Reviews – December 2018/January 2019
Angels against austerity
It’s a Wonderful Life
Directed by Frank Capra
Certificate U, 131 minutes
Re-released in December
Following the banking system bailout and the rise of Trump, this 1946 black-and-white classic – back in cinemas and restored to ultra high definition (4K) – packs a renewed punch. The avaricious financier Potter (Lionel Barrymore) owns everything in the small, US town of Bedford Falls except the Bailey Bros Building and Loan Association run by George Bailey (James Stewart) which ensures that ordinary people can borrow enough money to buy themselves decent, affordable homes – rather than pay Potter’s extortionate market rents.
This quintessentially good man marries his childhood sweetheart Mary (Donna Reed) and helps other people to the detriment of his own career and his family’s income. When one Christmas, a trusted employee misplaces $8,000 (because Potter stole it from him) and the association looks likely to close, George contemplates suicide. Not a praying man, he asks God for deliverance and an angel named Clarence (Henry Travers) stops him throwing himself off a bridge, then shows him how things would have been had George never been born.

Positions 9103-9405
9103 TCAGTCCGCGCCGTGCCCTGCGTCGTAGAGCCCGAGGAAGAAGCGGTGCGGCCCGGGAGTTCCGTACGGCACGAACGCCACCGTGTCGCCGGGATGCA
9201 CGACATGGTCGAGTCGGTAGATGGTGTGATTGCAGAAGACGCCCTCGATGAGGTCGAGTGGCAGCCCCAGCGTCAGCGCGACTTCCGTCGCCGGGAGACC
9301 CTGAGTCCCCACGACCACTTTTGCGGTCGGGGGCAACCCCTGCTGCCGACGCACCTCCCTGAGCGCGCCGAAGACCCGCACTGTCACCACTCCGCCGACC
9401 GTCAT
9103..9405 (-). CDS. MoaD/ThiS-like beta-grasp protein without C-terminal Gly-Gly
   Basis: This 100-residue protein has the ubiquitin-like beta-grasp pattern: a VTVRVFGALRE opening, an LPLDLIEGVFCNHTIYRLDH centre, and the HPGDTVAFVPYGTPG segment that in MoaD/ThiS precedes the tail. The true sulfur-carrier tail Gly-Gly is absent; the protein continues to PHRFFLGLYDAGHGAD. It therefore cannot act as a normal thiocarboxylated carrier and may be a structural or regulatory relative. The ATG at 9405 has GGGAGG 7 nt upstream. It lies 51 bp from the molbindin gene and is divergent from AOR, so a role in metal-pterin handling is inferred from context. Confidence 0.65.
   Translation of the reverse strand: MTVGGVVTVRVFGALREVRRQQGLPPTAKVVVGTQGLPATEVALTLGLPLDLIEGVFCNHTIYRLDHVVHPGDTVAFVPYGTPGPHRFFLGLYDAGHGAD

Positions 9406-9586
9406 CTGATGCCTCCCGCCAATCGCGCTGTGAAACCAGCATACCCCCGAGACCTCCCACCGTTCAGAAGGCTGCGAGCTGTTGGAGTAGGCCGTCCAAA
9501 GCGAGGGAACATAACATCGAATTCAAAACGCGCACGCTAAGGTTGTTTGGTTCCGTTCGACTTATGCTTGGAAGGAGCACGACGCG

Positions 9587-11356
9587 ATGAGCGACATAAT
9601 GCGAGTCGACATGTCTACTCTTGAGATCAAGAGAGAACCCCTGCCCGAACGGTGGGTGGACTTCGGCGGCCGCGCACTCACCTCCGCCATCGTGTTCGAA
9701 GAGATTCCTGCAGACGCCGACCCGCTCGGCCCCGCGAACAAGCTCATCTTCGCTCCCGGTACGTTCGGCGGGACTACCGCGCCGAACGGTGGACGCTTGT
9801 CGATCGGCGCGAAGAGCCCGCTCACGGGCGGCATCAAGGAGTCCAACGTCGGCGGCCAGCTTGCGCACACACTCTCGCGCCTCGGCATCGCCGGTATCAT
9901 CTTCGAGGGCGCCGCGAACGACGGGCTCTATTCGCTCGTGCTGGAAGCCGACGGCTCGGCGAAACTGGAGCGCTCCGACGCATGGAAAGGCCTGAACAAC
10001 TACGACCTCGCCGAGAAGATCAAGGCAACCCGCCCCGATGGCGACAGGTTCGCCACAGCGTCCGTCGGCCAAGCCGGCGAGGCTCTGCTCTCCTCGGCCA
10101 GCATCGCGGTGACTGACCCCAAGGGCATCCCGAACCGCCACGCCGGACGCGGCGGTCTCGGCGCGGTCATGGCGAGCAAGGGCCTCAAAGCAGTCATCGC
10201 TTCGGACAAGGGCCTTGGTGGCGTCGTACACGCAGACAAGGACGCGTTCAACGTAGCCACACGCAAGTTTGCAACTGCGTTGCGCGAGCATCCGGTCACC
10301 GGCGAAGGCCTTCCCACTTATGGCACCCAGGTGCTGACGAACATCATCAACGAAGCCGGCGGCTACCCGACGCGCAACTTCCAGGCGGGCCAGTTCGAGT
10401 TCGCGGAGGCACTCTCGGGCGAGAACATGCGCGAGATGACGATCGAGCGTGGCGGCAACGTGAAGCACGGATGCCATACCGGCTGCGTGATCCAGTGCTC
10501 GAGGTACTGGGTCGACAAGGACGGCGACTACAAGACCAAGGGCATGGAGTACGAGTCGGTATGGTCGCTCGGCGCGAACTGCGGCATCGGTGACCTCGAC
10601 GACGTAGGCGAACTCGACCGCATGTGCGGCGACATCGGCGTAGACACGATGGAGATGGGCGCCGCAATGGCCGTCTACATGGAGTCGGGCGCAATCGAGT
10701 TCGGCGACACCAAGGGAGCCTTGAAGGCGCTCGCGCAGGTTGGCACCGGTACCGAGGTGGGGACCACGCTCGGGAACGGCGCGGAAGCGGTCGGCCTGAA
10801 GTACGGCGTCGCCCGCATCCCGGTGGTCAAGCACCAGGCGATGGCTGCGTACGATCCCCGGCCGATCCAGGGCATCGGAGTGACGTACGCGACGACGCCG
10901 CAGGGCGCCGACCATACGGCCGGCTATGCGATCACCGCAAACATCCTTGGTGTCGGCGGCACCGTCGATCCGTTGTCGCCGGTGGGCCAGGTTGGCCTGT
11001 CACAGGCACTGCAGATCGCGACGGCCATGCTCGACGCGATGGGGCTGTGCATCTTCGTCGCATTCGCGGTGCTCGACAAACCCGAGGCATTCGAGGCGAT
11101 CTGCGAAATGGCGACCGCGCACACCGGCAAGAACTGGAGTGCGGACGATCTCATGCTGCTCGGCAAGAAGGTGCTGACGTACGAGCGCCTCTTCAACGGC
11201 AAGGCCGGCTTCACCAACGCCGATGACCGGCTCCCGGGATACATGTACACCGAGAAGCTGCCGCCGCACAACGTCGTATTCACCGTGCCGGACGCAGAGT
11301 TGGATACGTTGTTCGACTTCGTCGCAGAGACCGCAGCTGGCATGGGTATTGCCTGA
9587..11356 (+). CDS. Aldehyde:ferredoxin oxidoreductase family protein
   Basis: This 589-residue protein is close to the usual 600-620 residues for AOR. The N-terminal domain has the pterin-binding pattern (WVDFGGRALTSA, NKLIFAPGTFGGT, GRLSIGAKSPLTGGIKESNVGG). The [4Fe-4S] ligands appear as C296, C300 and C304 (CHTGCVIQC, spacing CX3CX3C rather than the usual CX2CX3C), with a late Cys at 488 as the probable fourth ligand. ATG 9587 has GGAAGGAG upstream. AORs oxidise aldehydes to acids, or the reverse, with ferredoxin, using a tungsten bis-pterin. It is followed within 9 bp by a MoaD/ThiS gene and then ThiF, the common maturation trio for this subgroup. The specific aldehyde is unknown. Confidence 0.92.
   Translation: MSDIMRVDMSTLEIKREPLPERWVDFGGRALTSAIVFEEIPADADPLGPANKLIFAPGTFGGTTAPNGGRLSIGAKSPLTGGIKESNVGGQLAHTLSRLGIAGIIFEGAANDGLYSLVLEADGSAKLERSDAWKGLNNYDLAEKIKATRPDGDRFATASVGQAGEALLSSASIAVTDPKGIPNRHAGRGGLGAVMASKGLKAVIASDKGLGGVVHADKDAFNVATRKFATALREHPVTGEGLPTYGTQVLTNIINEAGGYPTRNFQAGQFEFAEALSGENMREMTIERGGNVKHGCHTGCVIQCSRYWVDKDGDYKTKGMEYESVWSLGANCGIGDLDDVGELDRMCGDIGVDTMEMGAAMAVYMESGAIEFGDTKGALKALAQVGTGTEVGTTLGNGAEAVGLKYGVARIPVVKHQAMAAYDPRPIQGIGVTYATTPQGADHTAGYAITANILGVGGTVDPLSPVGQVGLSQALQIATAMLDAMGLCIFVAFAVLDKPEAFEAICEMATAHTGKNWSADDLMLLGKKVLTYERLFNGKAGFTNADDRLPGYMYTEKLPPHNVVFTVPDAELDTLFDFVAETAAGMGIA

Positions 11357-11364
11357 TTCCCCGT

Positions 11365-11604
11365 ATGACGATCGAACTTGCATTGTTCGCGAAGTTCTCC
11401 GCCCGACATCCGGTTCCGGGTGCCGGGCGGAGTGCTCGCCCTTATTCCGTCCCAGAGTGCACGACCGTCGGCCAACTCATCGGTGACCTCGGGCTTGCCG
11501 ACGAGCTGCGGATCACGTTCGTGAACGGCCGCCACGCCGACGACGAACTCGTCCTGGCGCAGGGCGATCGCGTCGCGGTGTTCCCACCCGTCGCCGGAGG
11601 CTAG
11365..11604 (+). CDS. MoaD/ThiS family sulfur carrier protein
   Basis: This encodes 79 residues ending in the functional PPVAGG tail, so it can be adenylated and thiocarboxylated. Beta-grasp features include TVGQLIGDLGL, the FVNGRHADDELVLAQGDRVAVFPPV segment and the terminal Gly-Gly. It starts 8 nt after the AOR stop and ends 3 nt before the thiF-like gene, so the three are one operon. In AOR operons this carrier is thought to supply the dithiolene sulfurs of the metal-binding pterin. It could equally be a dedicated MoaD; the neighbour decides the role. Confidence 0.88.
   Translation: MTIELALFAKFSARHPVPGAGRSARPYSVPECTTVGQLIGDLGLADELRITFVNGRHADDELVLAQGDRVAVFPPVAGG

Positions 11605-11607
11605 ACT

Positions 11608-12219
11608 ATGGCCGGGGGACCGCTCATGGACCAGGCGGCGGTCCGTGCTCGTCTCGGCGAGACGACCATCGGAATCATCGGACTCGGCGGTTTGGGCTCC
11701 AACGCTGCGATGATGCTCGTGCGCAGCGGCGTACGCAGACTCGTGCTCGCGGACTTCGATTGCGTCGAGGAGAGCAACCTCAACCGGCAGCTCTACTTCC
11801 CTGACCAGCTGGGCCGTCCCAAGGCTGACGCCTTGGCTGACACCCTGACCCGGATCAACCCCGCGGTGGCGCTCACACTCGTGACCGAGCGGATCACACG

In this scenario, George didn’t stop his brother Harry drowning aged nine, so Harry didn’t prevent men drowning in a ship during the war. No one kept the association going and the rebranded town of Pottersville is awash with bars, dance halls and heavy policing. His beloved Mary is an old maid who threatens to arrest him for stalking. George comes to appreciate the considerable contribution he has made to many people’s lives on both personal and wider social levels.